Fisher, a New York Times journalist who has reported on horrific violence in Myanmar and Sri Lanka, offers firsthand accounts from each side of a global conflict, focusing on the role Facebook, WhatsApp and YouTube play in fomenting genocidal hate. Alongside descriptions of stomach-churning brutality, he details the viral disinformation that feeds it, the invented accusations, often against minorities, of espionage, murder, rape and pedophilia. But he’s careful not to assume causality where there may be mere correlation. The book explores deeply the question of whether specific features of social media are truly responsible for conjuring mass fear and anger.
I’ve just bought the book.
Apple’s latest contributions to ‘computational photography’
Spoiler alert: probably of interest only to camera nerds
Apple had a somewhat low-key event a few days in which they introduced the latest iPhones and changes to the Apple Watch. Many commentators greeted the event with a yawn, but, being a photographer I wanted to know what exactly they had done with the camera.
Clearly Andrew Williams of TechRadar heard my plea and produced a pretty good account. As you might guess from the intro, it’s really only for those of us who like this kind of thing, but still…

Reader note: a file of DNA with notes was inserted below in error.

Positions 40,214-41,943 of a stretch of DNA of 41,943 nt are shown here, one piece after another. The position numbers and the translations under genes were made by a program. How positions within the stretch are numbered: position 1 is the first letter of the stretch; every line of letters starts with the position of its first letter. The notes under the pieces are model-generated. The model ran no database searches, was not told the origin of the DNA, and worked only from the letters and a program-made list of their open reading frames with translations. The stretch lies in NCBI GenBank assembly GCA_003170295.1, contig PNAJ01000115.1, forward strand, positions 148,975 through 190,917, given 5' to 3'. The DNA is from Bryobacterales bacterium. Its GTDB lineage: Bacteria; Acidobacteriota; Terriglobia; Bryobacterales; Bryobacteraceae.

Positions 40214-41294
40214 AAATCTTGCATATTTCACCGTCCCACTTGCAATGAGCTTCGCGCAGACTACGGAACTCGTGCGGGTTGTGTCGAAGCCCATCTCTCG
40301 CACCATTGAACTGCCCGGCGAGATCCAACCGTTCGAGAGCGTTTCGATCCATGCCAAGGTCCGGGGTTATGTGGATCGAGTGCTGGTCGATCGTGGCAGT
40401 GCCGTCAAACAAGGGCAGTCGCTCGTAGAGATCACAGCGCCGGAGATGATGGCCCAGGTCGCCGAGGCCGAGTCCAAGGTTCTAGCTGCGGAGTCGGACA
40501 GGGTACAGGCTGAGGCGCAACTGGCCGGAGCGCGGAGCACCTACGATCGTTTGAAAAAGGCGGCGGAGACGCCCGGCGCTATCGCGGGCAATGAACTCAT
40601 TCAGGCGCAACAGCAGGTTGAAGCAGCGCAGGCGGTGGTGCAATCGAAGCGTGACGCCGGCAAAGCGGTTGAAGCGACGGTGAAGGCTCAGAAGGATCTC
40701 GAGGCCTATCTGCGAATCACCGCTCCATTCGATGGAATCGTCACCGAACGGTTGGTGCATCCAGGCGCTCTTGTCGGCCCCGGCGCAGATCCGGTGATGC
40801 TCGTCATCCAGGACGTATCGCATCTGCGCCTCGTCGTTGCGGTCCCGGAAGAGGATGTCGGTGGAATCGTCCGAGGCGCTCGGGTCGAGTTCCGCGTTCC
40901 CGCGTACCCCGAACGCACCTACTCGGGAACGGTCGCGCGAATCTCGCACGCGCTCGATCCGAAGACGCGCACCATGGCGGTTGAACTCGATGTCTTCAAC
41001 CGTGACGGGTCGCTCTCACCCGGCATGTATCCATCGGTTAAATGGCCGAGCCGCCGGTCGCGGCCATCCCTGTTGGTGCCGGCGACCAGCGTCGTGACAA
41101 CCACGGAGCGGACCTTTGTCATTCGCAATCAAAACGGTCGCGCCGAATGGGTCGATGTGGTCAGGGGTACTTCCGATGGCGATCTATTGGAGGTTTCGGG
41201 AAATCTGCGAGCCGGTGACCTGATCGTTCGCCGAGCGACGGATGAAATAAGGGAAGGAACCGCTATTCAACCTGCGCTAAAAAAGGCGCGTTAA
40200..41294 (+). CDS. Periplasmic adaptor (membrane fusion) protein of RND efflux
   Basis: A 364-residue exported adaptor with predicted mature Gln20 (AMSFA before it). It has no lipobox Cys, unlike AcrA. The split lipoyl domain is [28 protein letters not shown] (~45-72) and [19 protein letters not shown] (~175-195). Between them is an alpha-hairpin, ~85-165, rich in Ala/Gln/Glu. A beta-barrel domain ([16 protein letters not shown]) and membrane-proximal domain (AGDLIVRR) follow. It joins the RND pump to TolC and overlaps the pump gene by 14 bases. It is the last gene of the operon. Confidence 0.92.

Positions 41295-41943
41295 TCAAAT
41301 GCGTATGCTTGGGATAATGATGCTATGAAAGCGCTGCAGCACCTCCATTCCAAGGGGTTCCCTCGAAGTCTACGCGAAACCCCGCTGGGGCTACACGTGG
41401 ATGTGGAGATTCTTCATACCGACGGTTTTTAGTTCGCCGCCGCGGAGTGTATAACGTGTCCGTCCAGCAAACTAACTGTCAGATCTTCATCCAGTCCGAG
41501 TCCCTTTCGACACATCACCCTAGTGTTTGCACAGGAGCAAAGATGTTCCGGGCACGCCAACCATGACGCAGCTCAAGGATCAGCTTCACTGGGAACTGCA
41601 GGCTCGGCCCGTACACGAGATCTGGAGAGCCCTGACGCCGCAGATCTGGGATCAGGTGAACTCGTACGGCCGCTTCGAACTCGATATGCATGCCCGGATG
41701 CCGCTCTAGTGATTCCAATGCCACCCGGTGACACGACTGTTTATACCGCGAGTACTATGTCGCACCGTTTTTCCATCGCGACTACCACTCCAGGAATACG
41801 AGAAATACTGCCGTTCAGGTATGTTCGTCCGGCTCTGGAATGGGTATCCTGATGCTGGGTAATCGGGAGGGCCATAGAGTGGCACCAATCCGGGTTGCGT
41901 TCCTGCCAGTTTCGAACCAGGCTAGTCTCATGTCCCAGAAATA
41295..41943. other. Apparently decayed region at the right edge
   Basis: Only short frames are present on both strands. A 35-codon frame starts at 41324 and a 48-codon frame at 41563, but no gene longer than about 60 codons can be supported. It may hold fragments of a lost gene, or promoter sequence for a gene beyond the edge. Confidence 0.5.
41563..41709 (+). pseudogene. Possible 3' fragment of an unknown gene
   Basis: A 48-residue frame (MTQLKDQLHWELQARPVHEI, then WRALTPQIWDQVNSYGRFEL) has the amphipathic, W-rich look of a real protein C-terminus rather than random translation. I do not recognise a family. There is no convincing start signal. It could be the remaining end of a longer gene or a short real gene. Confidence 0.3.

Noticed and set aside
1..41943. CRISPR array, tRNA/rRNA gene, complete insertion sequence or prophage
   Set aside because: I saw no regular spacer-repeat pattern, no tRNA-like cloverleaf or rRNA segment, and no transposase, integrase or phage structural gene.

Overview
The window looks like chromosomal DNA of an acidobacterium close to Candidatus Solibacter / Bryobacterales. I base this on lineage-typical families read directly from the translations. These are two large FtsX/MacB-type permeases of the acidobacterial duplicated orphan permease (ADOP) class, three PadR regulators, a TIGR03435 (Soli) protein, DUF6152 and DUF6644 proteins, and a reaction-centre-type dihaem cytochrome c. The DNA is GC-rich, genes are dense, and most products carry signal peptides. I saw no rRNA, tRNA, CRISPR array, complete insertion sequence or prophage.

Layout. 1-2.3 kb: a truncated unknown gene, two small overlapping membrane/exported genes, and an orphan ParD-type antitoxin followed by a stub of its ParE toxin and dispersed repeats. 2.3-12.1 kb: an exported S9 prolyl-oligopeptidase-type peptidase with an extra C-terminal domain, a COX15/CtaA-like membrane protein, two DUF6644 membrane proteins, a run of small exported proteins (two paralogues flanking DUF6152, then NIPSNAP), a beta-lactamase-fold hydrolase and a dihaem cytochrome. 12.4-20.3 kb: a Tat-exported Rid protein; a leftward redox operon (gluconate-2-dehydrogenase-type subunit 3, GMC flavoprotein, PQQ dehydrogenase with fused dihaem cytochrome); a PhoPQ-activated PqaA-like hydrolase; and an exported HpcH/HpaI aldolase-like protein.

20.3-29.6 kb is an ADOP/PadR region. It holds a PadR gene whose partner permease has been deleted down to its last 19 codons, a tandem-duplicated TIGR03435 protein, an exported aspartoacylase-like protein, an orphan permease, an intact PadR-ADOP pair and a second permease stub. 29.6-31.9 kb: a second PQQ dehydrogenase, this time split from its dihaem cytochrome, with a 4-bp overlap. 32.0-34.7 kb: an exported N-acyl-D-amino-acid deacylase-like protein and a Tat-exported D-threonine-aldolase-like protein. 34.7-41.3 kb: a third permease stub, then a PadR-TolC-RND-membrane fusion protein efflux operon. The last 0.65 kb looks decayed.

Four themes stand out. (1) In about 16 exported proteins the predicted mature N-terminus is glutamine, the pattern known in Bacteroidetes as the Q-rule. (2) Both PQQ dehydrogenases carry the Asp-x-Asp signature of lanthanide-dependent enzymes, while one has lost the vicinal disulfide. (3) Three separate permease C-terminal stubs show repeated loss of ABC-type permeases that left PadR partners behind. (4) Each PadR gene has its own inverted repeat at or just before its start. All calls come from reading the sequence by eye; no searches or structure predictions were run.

The iPhone 14 Pro and Pro Max feature a 48-megapixel sensor with an f/1.78 lens. This is the first time an iPhone has used a pixel-binning sensor, meaning as standard it will shoot 12MP images, just like other iPhones.
Combine four pixels and they effectively act as a larger 2.44 micron pixel. It works this way because the color filter above the sensor groups four pixels in red, green and blue clusters.
Pixel binning sensors have been around in Android phones for years. The first we used was not an Android, though. It was the Nokia 808 PureView, from 2012.
The quad pixel arrangement of the iPhone 14 Pro means this is not a “true” 48MP sensor in one sense, but you can use it as such. Apple’s ProRAW mode can capture 48MP images, using machine learning to reconstruct an image and compensate for the fact we’re still dealing with 4×4 blocks of green blue and red pixels.
A similar method is used for the iPhone 14 Pro’s 2x zoom mode, for “lossless” 12MP images. This complements the separate 3x optical zoom sensor, which shares its hardware with last year’s models…
You get the idea. But this is news because the iPhone has probably become the most important camera on the market. At any rate Apple claimed the other day that 3 trillion photos were taken on iPhones last year. Benedict Evans said that this compared with the 89 billion photographs taken in 1999, which was apparently the year when film use peaked.
My Commonplace Booklet
From Jonty Bloom’s blog:
I was reminded yesterday of a story I had heard about the aerospace industry which is suffering from much higher raw material prices, as is everyone else. Apparently titanium is not available for love nor money at the moment and the industry uses a lot of titanium. So they looked at what other industries were competing in the market for the precious stuff and discovered it was golf club manufacturers. An industry that has to have a raw material out bid by an industry that doesn’t. Oh well that is the free market for you…
Geoff Huntley has a fabulously ingenious interactive illustration of what social media use would be like on ‘Web3’ as imagined by the crypto crowd. Basically you get charged for everything you do.